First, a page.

New Civil Liberties Alliance Sues SEC Over Alleged Illegal Collection of Investor Data

The NCLA sues the SEC over its 'Consolidated Audit Trail' program, alleging it illegally collects personal financial data on U.S. stock market investors without congressional approval, violating privacy rights.

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Shivani Chauhan
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New Civil Liberties Alliance Sues SEC Over Alleged Illegal Collection of Investor Data

New Civil Liberties Alliance Sues SEC Over Alleged Illegal Collection of Investor Data

The New Civil Liberties Alliance (NCLA) has filed a lawsuit against the Securities and Exchange Commission (SEC), alleging that the agency's 'Consolidated Audit Trail' (CAT) program illegally collects detailed personal financial data on every U.S. stock market investor without congressional authorization, violating the Fourth Amendment. The lawsuit, filed in April 2024 in the Western District of Texas, labels the CAT initiative as the most extensive government-mandated collection of personal financial data in U.S. history.

The CAT plan, originally proposed in 2012 but dormant under the Trump administration, is being resurrected under the Biden administration. The NCLA argues that the plan exceeds the SEC's authority and infringes on Americans' privacy rights. "The CAT program is an overreach of the SEC's authority and a significant privacy concern, as it allows the government to conduct warrantless searches of Americans' private financial activities," the lawsuit states.

According to the NCLA, the SEC is forcing brokers, exchanges, clearing agencies, and alternative trading systems to send comprehensive information on every investor's trades to a centralized database, which the agency can then use to track and monitor investors' financial activities. The lawsuit argues that this mass collection of personal financial data exposes Americans' savings and investments to "grave and perpetual risk."

The SEC maintains that the CAT system is necessary to protect investors, prevent financial crimes, and investigate market events like the 2010 'Flash Crash.' The agency claims it has the necessary authority to implement the program, which would allow more than 3,000 government employees in over two dozen agencies to track the personal investment activities of tens of millions of Americans in real-time.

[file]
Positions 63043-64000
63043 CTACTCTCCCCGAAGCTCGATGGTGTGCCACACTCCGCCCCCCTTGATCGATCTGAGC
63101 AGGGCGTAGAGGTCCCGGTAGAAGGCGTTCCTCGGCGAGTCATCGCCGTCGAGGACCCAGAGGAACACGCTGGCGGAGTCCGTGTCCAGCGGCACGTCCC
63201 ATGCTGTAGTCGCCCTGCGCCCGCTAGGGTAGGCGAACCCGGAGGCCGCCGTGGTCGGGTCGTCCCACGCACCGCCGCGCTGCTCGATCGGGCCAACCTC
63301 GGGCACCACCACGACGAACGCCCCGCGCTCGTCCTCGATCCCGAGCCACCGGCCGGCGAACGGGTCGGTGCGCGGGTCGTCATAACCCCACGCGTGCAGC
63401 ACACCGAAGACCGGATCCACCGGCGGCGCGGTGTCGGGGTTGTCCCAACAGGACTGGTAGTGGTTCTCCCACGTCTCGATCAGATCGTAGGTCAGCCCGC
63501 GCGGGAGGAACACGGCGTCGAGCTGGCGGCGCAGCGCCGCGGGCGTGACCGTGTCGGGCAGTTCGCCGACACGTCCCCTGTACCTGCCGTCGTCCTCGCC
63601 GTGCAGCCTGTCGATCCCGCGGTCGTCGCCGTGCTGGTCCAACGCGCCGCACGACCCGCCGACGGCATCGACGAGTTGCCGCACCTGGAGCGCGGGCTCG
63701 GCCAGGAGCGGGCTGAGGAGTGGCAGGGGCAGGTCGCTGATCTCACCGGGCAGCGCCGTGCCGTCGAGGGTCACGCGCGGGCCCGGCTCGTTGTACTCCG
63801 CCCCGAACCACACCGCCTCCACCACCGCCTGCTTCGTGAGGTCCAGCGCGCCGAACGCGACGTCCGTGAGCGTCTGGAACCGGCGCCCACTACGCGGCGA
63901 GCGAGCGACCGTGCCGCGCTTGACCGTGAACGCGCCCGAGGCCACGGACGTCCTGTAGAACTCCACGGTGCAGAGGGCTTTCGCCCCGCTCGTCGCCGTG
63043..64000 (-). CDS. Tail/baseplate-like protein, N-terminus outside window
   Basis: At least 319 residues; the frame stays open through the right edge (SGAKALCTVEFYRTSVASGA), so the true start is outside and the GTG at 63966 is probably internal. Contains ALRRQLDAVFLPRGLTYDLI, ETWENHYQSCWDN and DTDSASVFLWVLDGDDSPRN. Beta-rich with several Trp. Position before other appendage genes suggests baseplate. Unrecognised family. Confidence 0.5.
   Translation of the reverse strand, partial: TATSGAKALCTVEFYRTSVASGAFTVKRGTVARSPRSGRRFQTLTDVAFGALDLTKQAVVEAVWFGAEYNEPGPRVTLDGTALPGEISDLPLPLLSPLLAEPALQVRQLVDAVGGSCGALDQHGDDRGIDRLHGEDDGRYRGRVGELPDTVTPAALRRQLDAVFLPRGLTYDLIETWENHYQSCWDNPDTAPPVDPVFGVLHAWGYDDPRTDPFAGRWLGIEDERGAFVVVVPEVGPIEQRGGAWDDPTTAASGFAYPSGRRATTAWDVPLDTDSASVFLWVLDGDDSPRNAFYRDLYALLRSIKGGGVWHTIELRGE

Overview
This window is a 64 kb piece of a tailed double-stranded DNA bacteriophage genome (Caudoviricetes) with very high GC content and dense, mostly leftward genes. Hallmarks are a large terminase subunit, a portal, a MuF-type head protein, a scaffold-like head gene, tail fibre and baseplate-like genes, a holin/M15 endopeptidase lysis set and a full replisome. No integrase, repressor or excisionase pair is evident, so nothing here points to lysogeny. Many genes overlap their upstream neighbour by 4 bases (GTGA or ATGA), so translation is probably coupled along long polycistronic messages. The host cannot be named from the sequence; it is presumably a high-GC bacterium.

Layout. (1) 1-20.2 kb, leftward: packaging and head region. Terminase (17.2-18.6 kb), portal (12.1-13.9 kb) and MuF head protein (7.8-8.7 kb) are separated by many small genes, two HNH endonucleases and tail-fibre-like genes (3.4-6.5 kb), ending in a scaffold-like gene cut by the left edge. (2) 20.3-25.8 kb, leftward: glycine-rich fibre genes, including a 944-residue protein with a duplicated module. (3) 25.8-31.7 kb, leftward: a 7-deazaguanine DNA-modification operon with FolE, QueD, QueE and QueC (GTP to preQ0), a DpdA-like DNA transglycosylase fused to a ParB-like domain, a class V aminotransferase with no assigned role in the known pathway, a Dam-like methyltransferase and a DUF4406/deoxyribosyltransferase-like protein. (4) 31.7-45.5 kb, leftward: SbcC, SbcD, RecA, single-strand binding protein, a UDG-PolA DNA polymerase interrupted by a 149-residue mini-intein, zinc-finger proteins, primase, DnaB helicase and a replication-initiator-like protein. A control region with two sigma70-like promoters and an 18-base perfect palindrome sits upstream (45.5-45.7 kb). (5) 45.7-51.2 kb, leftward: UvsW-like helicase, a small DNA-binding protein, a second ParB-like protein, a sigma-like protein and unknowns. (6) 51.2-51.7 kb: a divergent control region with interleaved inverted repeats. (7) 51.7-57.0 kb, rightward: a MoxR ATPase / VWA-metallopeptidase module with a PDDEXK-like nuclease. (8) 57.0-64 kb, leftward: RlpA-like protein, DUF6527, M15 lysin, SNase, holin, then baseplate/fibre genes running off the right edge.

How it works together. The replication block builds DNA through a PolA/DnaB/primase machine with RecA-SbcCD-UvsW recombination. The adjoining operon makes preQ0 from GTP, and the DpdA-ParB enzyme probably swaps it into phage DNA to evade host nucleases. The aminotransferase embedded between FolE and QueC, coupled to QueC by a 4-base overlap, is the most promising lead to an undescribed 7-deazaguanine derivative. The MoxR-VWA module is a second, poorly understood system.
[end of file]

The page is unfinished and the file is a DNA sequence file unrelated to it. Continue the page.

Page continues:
Why this matters: The lawsuit raises important questions about the balance between regulatory oversight and the protection of privacy rights. The outcome of this case could have significant implications for the extent to which government agencies can collect and monitor citizens' personal financial data without explicit congressional approval.

Critics argue that the extensive costs of the CAT program, which will be passed on to ordinary American investors, amount to an unlawful tax that was never approved through a democratic process. Former Attorney General William Barr has also criticized the SEC's argument, stating that the Fourth Amendment requires the government to "jump through hoops" when seeking to access private information, rather than allowing agencies to avoid these requirements to make investigations easier.

Key Takeaways

  • NCLA sues SEC over 'Consolidated Audit Trail' program, alleging illegal data collection
  • CAT program allows gov't to track personal investment activities of millions of Americans
  • NCLA argues CAT exceeds SEC's authority, violates 4th Amendment privacy rights
  • SEC claims CAT necessary to protect investors, prevent crimes, investigate market events
  • Lawsuit raises questions about balance between oversight and privacy, with significant implications